TEST SERIES BY DAVID TAGNANI
October 13, 2008
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5' 10" (1.78 m)
160 lb (72.60 kg)
Backpacking Background: I have been camping and hiking for as long as I can remember, but I've really only been backpacking for ten years or so. I started off in the hills of northeastern and central Pennsylvania, have hiked trails from Maine to Georgia, and now I am exploring the incredible terrain of the inland northwest. I seldom do trips longer than three days, with most trips being overnighters. I do not own crampons, an ice axe, or a climbing harness, so if the route is technical enough to require them, you won't find me there. I simply like to walk in the woods.
PRODUCT INFORMATION & SPECIFICATIONS
Year of Manufacture: 2008
Manufacturer's Website: humangear.com
MSRP: $5.95 US
Listed Weight: Unavailable
Measured Weight: 1.5 oz (42.5 g)
Color: Gray / Green
Materials: #5 Polypropylene (BPA-free and Polycarbonate-free)
Spout width: 1.125 in (28.58 mm)
The capCAP is the first product from the new company humangear. As their name implies, they claim to strive for more user-friendly products.
As far as the capCAP goes, the goal was to make a cap that maintained the advantages of the wide-mouth opening (easy cleaning, filtering water, etc.) but made it easier to drink from without spilling.
Some of the features claimed to make capCAP superior to the standard lids include:
- small spout that is easy to drink from (non-spill, room for your nose)
- large screw-off cap for cleaning and filling / filtering
- easy-to-grip rubberized cap
- rounded, more comfortable strap
The capCAP is designed to fit many popular bottles with wide-mouth openings, including:
- Nalgene 1L (32 oz) (HDPE, Tritan, PC)
- Nalgene Everyday / OTG
- Nalgene SS
- All CamelBak
- Guyot SS
The capCAP arrived screwed onto a simple cardboard jacket, seen at right. The front of the packaging touts the capCAP's three main features: a wide opening, a narrow opening, and a more comfortable strap. The back of the packaging lists the bottle brands with which the capCAP is compatible. Also on the back are concise installation instructions. As might be expected for such a basic product, the instructions are clear and simple. Two small pictures adequately illustrate the installation process.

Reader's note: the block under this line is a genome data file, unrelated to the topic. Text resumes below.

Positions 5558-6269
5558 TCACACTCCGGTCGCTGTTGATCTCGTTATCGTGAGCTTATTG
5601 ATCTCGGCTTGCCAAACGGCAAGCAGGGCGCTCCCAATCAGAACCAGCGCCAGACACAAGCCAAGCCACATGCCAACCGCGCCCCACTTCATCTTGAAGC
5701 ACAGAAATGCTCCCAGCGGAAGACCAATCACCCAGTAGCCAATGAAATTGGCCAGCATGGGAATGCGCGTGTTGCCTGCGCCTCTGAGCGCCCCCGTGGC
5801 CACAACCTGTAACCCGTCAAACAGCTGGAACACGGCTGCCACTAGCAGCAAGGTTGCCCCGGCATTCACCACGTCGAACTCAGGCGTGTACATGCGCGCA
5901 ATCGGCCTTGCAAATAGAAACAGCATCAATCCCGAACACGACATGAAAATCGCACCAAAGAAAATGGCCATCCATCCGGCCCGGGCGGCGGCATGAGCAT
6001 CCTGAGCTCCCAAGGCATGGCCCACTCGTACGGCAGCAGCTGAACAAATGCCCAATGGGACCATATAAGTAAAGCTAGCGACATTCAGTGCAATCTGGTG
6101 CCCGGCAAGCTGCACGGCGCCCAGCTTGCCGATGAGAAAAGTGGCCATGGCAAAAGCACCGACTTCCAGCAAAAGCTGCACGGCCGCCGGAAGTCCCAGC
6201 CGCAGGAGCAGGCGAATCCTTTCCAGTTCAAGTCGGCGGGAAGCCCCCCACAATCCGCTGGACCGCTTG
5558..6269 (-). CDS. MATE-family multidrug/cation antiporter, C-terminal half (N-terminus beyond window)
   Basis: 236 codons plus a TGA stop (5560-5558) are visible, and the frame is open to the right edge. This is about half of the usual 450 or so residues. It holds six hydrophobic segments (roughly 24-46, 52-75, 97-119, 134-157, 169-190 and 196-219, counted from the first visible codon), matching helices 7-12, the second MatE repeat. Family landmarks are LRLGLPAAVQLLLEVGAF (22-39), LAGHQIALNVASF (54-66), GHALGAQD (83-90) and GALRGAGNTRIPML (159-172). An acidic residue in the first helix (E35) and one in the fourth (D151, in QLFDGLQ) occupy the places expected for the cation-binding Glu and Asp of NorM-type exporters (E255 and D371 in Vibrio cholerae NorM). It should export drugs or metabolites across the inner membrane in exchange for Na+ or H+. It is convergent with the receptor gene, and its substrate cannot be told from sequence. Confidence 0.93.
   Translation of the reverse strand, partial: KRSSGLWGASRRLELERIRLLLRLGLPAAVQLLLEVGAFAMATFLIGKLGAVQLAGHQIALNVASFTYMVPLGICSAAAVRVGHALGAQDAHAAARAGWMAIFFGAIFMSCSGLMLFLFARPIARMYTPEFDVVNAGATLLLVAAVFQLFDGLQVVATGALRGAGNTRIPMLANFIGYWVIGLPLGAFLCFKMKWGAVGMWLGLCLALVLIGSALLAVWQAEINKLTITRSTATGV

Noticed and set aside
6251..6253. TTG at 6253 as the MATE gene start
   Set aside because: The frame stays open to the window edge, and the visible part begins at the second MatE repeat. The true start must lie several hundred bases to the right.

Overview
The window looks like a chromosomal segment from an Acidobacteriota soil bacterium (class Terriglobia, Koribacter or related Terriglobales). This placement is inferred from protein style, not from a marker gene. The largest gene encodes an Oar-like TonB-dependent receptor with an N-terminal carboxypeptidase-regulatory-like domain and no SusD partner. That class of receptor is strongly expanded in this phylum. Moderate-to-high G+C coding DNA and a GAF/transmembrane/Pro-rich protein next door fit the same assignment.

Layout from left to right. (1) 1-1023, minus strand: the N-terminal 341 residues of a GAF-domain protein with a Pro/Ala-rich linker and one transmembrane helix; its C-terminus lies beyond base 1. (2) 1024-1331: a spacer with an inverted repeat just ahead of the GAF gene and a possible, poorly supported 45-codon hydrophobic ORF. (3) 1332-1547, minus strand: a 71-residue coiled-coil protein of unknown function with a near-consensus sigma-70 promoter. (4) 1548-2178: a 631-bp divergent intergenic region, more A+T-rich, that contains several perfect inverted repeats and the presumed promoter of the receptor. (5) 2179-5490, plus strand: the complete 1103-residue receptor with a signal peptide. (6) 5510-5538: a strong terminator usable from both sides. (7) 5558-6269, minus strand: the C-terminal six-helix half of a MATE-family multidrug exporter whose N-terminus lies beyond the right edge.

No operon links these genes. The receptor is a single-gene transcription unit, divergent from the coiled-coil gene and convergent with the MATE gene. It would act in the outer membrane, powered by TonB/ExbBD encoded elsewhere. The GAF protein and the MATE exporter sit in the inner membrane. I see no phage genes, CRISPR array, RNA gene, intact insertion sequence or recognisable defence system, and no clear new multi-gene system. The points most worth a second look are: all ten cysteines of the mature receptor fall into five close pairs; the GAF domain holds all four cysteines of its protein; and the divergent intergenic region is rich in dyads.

As I unscrewed the capCAP from the cardboard packaging, I was immediately struck by the green rubber on the smaller cap. This material is indeed easy to grip, almost "sticky." The larger cap is a smoother, harder plastic, but the edge is scalloped to aid operation. This larger cap will be used much less frequently, so the grip is less important.
The capCAP feels solid and well-constructed; it bends only very slightly when squeezed with the full force of one of my hands. Of course, solid means heavy. Indeed, the capCAP weighs 1.5 ounces (42.5 grams), which is a full ounce (28 grams) heavier than the cap that came with my Nalgene bottle. I suppose that is small price to pay if the product is worth it.
TRYING IT OUT
I own a standard, white, 32 oz. HDPE wide-mouth Nalgene bottle. Referring to the instructions on the back of the packaging, I installed the capCAP with no problems. Snapping the plastic ring onto the top of the Nalgene bottle, as seen at right, required some effort and pressure. But to me, this just means that the strap is secure.
|Installing the capCAP|
Next, I screwed on the capCAP. I noticed that it worked smoothly and fit tight, just like it had been an original Nalgene part. Both the small, green cap and the large, grey cap feel comfortable and are easy to grip. I put on my fleece mittens to see how cold-weather operation might work, and the capCAP performed well. The rubberized green cap is extremely easy to gip even with the mittens. No problem at all. The rubber material reminds me of the nosepads and temple grips on high-end sunglasses. The larger grey lid is less easy to operate with mittens, but was not much of a problem either.